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were: employer suggestions for formation of the labor organization, participation by management representatives in its formation and administration, and financial support of, or other assistance to, the labor organization, such as: use of company facilities, payment for time spent at meetings outside working hours, turning over to it commissions from vending-machine proceeds, conduct of elections on premises during working hours, and payments to its medical department. The issue in proceedings under this section is not what choice of organization the employees might have made, absent interference, but whether the allegedly illegal organization was free from interference or domination by the employer. Consequently, a contention that the employees really wanted to be represented by an employer-sponsored organization was held unavailable as a defense. 62

Interpreting the provisions of the new act, the Board has held that section 14 (a) thereof, permitting supervisors to become members of a union, does not preclude the Board from considering such membership a factor in finding that an employer dominated a labor organization; and, that section 302 (c) of the amended act, authorizing certain employer contributions to unions for welfare purposes, does not legitimize an employer's support of a labor organization merely because welfare purposes are involved.63

The Board has been required to determine, as indicated above, whether a successor to an employer-dominated labor organization was tainted with the illegality of its predecessor. In one case decided during the fiscal year, where the absence of an effective line of fracture rendered recognition of successor organizations unlawful from their inception and where the employer took no steps to deprive the latter organizations of unlawful benefits that had inured to them, the Board held that the employer extended illegal support to still another union, subsequently organized, in violation of section 8 (2) of the act, because that organization had obtained a measure of unlawful advantage from the unremedied earlier assistance and support extended some 8 years before to the predecessor organizations. 64 In another case, the Board held that an employer's failure to grant recognition to a so-called independent union, which accordingly was unable to function as bargaining representative, was not inconsistent with a finding that the independent union was the “successor” to its illegal predecessor. However, although the employer did "interfere" and "contribute support” to the independent union in violation of section 8 (2), the Board found, under the circumstances of the case, that the employer's unlawful conduct fell short of "domination." 66

60 The limited participation of a supervisor in the affairs of an employees' committee after its inception did not establish illegal domination of the committee by the employer, inasmuch as the supervisor, so far as appeared, exercised little influence on the committee's decisions. Matter of Hershey Metal Products Co. (76 N. L. R. B. 695).

61 Matter of Red Arrow Freight Lines (77 N.L. R. B. 859): Matter of Fontaine Converting Works, Inc. (77 N.L.R. B. 1386); Matter of The Carpenter Steel Co. (76 N. L. R. B. 670); Matter of Rathbun Molding Corp. (76 N. L. R. B. 1019); Matter of Kresge Department Store (77 N. L. R. B. 212).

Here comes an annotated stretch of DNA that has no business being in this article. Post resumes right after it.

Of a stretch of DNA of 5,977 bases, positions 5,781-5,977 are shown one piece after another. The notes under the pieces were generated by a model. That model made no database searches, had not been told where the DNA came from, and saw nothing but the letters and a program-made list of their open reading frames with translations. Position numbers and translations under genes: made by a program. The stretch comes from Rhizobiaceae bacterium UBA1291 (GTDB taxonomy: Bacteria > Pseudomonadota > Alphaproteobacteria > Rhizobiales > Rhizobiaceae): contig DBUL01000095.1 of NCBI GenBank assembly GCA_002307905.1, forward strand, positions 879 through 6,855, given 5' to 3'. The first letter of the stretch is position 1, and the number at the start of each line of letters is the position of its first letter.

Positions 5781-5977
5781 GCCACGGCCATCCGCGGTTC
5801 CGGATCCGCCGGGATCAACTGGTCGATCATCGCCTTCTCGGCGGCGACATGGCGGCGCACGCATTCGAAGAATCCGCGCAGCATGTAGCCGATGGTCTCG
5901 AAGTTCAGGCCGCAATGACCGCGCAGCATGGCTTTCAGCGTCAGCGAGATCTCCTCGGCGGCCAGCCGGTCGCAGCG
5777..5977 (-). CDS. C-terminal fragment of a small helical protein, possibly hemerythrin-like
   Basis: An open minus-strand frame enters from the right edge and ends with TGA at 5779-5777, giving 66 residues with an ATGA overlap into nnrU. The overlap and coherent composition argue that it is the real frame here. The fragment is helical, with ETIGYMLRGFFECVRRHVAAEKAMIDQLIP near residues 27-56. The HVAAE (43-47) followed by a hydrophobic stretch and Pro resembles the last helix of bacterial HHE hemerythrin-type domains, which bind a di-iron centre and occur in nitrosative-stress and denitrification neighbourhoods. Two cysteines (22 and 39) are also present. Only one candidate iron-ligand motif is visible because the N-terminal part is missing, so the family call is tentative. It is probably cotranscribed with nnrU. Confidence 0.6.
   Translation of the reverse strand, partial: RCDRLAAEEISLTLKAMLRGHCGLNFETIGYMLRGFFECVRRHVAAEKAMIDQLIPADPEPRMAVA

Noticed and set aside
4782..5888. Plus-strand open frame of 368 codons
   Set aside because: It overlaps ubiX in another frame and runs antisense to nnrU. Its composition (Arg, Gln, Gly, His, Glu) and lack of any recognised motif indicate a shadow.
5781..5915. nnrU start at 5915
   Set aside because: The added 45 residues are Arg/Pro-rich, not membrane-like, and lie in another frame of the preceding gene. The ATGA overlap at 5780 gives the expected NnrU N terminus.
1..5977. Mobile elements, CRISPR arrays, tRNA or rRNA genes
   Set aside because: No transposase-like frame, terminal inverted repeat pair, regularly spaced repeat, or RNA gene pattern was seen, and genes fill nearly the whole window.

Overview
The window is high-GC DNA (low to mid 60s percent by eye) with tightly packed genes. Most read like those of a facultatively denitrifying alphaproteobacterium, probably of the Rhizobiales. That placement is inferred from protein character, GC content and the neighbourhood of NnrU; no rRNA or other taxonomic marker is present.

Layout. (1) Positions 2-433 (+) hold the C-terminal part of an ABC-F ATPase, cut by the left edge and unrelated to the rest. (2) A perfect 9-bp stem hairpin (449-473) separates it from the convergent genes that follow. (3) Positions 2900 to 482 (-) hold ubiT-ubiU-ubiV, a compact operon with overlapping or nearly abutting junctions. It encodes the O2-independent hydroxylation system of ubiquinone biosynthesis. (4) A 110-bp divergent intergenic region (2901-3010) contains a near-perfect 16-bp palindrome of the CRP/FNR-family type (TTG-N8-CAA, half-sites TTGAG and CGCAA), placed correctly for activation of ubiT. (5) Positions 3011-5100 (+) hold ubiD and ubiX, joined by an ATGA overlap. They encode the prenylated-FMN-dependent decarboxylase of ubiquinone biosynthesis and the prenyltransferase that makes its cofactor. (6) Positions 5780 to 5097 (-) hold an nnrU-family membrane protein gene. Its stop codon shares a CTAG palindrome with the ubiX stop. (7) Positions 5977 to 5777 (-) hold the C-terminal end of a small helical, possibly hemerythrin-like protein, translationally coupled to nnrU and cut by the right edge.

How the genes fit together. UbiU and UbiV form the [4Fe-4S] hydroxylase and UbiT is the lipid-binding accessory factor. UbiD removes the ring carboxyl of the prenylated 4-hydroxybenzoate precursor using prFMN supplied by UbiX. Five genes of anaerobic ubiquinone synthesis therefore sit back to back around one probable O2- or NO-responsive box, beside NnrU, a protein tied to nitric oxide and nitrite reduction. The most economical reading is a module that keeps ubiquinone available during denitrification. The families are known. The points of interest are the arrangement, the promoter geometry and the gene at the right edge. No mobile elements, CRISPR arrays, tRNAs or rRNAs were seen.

62 Matter of Red Arrou Freight Lines, Inc. (77 N. L. R. B. 859), In the same case, where a dominated organization was formed by one employer and some years later was introduced by other employers among their employees, the Board sustained that portion of the complaint alleging that the latter employers had "formed this labor organization. 63 Matter of Kresge Department Store (77 N. L. R. B. 212).

64 Matter of The Pacific Telephone & Telegraph Co. (76 N.L.R. B. 889). Mere statements only to representatives of successor organizations that the employer could no longer furnish support and assistance are inadequate to effect a clear line of cleavage between predecessor dominated organizations and successors. Ibid. 63 Matter of Hershey Meal Products Co. (76 N. L. R. B. 695). 66 See p. 50, supra, for a discussion of the Board's remedial policy in this connection,i n the light of sec. 10 (c), as amended.

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The act does not prohibit assistance, domination, or support by an employer except in connection with an organization of employees which exists for the purpose, in whole or in part, of dealing with employers concerning grievances, labor disputes, wages, rates of pay, hours of employment, or other terms or conditions of employment. In a case decided during the fiscal year, the Board found that an Advisory Committee, formed by an employer during the pendency of a union's objections to a representation election for the purpose of eliminating causes of employee-dissatisfaction, was a labor organization although it confined its activities to recommendations concerning employee grievances. 68 ENCOURAGING OR DISCOURAGING MEMBERSHIP IN A LABOR

ORGANIZATION BY DISCRIMINATION Section 8 (a) (3) of the act, as amended, provides that it is an unfair labor practice for an employer to encourage or discourage membership in any labor organization by discriminating in regard to hire or tenure of employment, except as permitted by a union-security contract which meets the conditions prescribed in the proviso to this section.69 As in the past, the Board has been careful to administer this section so as not to interfere with the normal exercise by an employer of his right to select, discharge, lay-off, transfer, promote, or demote his employees for any reasons other than those proscribed by the act.

In the usual type of case arising under this section, the Board was called upon to determine whether an employee was treated discriminatorily because of his membership in or activities in behalf of a labor organization.70 Unlawful discrimination was found in various forms. Most commonly, the discrimination was accomplished by discharge, lay-off, or denial of reinstatement. In addition, other types of employer conduct were found to be discriminatory within the meaning of the act. For example, as in previous years, the Board has held that employees who are forced to leave their employment because of discriminatory transfers to other jobs, or because the employer otherwise has discriminated in regard to the terms and conditions of their employment, have been constructively discharged in violation of the act.72